1893, Bierce produced fewer short stories and seems to have focused
on "Prattle" rather
than on other literary endeavors.
At Hearst’s request, he left San Francisco for Washington, D.C.
in 1896. Hearst aimed to upset the railroad funding bill sponsored by
P. Huntington, and wanted his best and most lacerating columnist on location
in the capital. Bierce agreed that the corrupt Southern Pacific Railroad
should not win further support from Congress, and his famous literary campaign
against Huntington helped to defeat the bill. He returned to San Francisco
feeling re-energized, but in time seemed to lose his zeal for the usual
satirical assaults on his enemies.
In February 1898, Bierce reversed his pacifist position regarding war with
Spain. The destruction of the Maine persuaded him that war was necessary
and he changed the name of "Prattle" to "War
Topics." But during the ensuing Spanish-American War, Bierce reported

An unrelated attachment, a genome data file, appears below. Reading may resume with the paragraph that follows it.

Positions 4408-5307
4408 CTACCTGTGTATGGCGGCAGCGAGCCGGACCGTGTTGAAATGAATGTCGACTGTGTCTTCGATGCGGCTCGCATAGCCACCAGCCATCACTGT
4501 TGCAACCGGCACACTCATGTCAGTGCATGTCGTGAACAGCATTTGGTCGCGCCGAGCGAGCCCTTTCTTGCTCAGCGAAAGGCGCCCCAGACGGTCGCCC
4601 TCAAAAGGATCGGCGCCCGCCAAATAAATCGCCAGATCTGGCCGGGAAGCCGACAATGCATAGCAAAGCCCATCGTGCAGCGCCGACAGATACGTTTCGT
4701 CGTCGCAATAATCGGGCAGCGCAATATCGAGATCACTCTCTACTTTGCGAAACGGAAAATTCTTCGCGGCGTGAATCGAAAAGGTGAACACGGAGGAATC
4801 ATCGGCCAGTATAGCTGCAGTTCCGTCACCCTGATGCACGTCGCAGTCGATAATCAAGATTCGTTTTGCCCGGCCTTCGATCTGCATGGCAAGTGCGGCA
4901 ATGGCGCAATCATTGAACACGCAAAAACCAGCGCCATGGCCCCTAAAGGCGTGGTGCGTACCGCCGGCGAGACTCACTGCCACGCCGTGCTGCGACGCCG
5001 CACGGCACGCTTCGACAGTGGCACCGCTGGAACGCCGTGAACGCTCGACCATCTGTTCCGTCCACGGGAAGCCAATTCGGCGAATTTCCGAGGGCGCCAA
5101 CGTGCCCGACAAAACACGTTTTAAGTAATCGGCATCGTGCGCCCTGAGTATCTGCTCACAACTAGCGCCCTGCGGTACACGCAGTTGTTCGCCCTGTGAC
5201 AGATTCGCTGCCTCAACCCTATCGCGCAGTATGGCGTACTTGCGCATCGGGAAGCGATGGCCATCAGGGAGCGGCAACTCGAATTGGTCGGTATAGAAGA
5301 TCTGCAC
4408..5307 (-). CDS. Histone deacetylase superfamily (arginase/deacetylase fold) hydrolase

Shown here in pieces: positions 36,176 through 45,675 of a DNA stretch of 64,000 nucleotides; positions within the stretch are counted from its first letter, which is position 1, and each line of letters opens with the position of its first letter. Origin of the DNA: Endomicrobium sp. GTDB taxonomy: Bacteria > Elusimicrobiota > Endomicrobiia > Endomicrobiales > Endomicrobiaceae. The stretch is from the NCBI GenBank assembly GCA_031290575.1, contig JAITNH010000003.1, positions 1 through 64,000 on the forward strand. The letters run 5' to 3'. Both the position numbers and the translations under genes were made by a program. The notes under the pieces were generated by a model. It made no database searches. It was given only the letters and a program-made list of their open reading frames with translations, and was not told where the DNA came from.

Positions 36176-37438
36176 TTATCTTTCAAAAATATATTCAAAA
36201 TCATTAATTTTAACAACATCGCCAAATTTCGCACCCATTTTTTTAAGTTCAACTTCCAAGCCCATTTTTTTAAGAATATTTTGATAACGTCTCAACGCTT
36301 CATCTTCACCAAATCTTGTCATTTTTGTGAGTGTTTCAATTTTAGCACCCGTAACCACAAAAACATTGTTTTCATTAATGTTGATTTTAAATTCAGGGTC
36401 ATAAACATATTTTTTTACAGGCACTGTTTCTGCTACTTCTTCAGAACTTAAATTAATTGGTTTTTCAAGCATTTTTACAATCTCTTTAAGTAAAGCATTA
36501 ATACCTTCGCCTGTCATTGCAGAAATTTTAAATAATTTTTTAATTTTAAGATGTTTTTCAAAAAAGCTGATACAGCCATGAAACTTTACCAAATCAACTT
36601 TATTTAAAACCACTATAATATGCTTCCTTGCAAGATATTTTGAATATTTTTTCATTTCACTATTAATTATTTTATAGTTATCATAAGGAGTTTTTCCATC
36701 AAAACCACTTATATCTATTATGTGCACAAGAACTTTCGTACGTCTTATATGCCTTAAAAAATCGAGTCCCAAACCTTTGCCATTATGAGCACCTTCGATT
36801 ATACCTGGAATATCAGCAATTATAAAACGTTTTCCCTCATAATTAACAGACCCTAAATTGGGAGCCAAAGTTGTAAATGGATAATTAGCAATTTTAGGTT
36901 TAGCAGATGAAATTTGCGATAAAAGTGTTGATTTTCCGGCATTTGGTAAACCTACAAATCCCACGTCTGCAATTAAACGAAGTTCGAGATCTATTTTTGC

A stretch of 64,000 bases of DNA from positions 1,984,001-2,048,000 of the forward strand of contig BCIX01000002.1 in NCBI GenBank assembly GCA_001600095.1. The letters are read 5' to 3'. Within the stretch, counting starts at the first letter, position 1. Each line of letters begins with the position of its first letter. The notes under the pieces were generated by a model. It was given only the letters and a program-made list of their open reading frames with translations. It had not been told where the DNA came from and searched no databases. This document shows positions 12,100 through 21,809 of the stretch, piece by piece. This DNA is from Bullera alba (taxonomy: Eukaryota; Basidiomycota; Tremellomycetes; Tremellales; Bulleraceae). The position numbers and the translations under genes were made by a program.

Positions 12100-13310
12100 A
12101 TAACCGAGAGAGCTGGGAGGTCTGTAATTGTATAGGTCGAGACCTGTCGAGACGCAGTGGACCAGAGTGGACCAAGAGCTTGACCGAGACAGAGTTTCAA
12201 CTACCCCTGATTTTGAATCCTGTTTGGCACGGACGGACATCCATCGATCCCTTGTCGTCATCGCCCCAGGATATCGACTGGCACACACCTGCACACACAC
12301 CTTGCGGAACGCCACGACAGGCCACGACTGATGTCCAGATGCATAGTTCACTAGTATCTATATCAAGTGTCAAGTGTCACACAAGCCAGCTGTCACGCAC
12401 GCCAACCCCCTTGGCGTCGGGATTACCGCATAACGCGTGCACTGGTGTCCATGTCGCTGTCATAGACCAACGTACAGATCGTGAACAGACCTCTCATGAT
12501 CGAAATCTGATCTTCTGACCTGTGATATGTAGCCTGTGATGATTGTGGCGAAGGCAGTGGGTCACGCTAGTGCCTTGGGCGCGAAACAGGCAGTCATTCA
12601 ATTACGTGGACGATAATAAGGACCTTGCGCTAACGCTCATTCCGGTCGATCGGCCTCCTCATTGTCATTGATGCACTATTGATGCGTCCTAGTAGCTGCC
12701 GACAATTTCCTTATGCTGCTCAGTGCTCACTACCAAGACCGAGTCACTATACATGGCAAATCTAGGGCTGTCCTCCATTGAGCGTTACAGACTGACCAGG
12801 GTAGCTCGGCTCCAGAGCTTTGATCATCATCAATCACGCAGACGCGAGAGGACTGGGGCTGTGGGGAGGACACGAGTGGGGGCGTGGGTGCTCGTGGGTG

on events with waning enthusiasm and solemnity. He believed the military
incompetent, and again questioned the wisdom of U.S. involvement in Cuba.
these years, Bierce continued to counsel young writers such as
George Sterling and
Herman Scheffauer. He at times became estranged from his pupils,
particularly those whose work he believed lacked originality and
Bierce applied for permanent transfer to Washington in 1899, and
Hearst approved. In Washington, Bierce wrote pieces for the Examiner as
well as Cosmopolitan and
other magazines. He was entertained by President Roosevelt and other
Washingtonians eager to meet the
notorious journalist and writer.